One Weird Trick to Profit off of a Global Market Meltdown

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Anyways, when backtesting data I came across an interesting and surprisingly simple strategy that has performed very well during the coronavirus period. Simply put, most of the volatility during this period has occured overnight, that is, between market close and the opening auction the next day. This volatility has primarily been negative, with large downward price differences between the closing price and the opening price the next day. The intraday market on the otherhand has mostly stayed flat or gone up modestly. Let's take a look at three different portfolios: one where we just hold the S&P 500, the other where we buy the S&P 500 at market open and sell at market close, and a third where we do the same but also short the S&P 500 between the close and market open:

We see that before coronavirus significantly impacts the market, the returns of all three strategies are relatively similar: little dispersion is observed in the overnight market and large moves are primarily contained to the regular intraday session. Around the end of February, things begin to change: global coronavirus news begins to dramatically increase the difference between the closing and opening prices. By executing a strategy as simple as only holding the index intraday, we convert a 10% loss into a 10% profit, a pretty incredible difference. Taken one step further, we can even short the overnight market and net an eye-popping 25% gain over this five and a half month period!

While the mechanisms for this trend aren't entirely clear, I suspect this pattern occurs when global markets start to exhibit a very high correlation to each other. Since coronavirus is a global problem, most markets across the world are being affected by the same fundamental factors. Because of this, the price difference between the close and open in the US has been a reflection of moves in the European and Asian markets: when the foreign markets crash, it's highly likely that the American market will open down in the morning. If, on the otherhand, coronavirus caused a local recession (imagine if coronavirus was only a US phenomenon), I suspect that we wouldn't see the same overnight high-volatility trend.

Now, let's look at the previous global recession, here's the same graph as before but between 2007-06-01 and 2009-06-01:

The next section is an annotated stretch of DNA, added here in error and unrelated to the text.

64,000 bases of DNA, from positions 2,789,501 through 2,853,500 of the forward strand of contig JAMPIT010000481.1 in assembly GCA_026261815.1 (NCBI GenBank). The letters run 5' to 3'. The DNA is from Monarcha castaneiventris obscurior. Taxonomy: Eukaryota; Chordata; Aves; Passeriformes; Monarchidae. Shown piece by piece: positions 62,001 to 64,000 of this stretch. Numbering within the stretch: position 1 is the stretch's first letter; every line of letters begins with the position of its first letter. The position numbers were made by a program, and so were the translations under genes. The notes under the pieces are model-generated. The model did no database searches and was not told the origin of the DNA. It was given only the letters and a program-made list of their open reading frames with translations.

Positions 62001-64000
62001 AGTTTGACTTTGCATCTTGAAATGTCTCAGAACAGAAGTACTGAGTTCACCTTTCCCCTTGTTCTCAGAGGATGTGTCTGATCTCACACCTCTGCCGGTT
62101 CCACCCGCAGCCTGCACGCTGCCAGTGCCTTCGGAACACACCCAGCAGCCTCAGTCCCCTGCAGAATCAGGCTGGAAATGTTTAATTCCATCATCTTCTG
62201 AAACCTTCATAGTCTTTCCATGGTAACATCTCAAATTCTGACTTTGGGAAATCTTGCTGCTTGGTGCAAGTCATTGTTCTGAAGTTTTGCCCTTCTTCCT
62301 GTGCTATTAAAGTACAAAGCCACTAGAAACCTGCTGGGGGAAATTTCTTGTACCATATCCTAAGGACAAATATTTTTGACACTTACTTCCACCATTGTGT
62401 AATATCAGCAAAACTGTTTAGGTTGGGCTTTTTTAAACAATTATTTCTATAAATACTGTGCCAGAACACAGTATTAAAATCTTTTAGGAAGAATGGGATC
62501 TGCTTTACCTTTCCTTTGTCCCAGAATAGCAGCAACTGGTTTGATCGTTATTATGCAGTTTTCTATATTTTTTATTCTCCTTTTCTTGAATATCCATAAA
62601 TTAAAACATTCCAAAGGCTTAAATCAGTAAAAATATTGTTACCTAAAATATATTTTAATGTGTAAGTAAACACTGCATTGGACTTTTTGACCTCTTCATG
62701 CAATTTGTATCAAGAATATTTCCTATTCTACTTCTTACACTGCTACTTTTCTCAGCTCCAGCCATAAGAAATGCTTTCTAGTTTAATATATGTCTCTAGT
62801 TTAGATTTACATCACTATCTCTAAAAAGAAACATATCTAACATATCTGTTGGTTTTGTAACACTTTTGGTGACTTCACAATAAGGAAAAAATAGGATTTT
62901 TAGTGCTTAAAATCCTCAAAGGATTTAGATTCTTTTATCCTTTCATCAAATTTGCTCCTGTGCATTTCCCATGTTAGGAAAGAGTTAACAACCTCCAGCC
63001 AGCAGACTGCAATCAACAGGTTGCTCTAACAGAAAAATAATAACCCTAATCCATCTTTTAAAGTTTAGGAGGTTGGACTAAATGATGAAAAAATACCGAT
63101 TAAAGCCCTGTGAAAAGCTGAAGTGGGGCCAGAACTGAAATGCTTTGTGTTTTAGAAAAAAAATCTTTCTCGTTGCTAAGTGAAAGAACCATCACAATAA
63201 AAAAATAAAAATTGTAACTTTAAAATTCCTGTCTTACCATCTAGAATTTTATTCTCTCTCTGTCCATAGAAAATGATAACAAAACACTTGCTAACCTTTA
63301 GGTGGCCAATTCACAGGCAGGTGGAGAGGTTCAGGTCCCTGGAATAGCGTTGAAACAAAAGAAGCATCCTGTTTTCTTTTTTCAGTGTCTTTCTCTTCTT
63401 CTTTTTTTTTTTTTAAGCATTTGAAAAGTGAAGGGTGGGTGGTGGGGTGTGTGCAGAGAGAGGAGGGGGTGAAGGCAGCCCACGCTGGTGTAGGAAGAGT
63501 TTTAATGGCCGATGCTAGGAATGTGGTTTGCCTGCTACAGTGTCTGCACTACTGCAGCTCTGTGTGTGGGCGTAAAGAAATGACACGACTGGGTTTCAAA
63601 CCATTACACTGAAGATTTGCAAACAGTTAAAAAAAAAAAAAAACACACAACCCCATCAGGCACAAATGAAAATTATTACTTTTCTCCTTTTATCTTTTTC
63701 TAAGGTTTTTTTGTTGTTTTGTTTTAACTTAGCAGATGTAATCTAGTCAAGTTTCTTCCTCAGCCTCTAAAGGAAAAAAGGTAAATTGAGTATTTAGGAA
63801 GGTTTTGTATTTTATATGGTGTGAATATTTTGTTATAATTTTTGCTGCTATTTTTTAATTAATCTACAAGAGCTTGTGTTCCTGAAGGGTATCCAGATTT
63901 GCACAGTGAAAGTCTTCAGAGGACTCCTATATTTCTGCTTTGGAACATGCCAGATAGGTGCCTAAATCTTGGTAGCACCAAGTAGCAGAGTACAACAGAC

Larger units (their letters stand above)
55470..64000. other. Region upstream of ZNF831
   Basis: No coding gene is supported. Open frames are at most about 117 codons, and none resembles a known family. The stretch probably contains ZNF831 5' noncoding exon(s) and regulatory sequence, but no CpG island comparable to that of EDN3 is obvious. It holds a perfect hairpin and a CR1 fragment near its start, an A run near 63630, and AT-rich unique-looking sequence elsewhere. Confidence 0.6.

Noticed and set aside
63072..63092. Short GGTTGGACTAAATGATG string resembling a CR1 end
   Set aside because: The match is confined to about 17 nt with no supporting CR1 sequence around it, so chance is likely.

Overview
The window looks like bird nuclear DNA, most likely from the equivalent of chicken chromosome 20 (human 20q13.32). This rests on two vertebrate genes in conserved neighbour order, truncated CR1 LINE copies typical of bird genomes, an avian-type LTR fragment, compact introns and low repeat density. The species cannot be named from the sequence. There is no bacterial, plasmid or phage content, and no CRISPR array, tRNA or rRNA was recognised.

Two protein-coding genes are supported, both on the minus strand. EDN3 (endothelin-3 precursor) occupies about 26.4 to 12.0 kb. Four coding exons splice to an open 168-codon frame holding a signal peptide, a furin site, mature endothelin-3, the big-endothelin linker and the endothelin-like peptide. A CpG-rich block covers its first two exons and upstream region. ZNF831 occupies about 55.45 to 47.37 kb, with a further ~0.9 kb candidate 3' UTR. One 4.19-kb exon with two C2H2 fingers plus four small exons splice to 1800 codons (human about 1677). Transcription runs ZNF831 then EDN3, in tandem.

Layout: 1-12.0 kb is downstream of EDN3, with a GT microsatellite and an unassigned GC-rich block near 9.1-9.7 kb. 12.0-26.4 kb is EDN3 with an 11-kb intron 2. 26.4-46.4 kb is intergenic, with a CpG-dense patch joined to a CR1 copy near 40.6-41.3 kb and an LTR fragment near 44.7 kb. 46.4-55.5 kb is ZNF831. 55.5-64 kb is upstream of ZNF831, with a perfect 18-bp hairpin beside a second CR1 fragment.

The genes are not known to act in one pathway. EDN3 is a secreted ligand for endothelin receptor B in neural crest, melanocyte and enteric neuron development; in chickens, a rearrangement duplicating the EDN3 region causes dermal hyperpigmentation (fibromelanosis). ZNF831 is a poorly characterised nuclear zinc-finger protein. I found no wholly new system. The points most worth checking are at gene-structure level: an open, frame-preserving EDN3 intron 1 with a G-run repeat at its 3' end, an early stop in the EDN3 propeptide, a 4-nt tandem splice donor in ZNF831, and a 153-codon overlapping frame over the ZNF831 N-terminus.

We observe the exact same phenomenon, with large moves in the overnight markets. Even so, much more volatilty was present in the intraday markets than now: even when using the long intraday, short overnight strategy we would have still ended up down about 10% over the two year period. Using our aforementioned hypothesis, this makes sense at the overnight difference isn't as pronounced: the US was the epicenter of the Great Recession, so the overnight markets are affected comparatively less than during the current period.

Finally, for contrast, the same strategies during the raging bull market between 2016-01-01 and 2018-01-01:

Unsurprisingly, both the long intraday and long intraday, short overnight strategies leave money on the table compared to the vanilla portfolio. Even so, both net a not so unsubstantial return during this two year period: the long intraday of around 23% and the long intraday, short overnight of around 8%.


One last thing to keep in mind is that even with zero comissions, the act of buying after the open and selling before the close incurs large trading costs: even assuming you're buying large cap stocks with low spreads (let's assume around 4 bips or 0.04%), the annualized cost comes to around 10% alone!

Even so, shorting or zeroing out overnight exposure can be a powerful tactic during tumulteous markets: especially if markets around the world are moving in lockstep. In addition, a small return can be made on top from the lending of overnight money (though it doesn't help that interest rates are often lowered close to zero during these periods).

I hope you enjoyed this post! If you want to check out the Quantopian notebook used to generate the above graphs, click here. Feel free to play around with the dates, though unfortunately, data isn't available before 2002.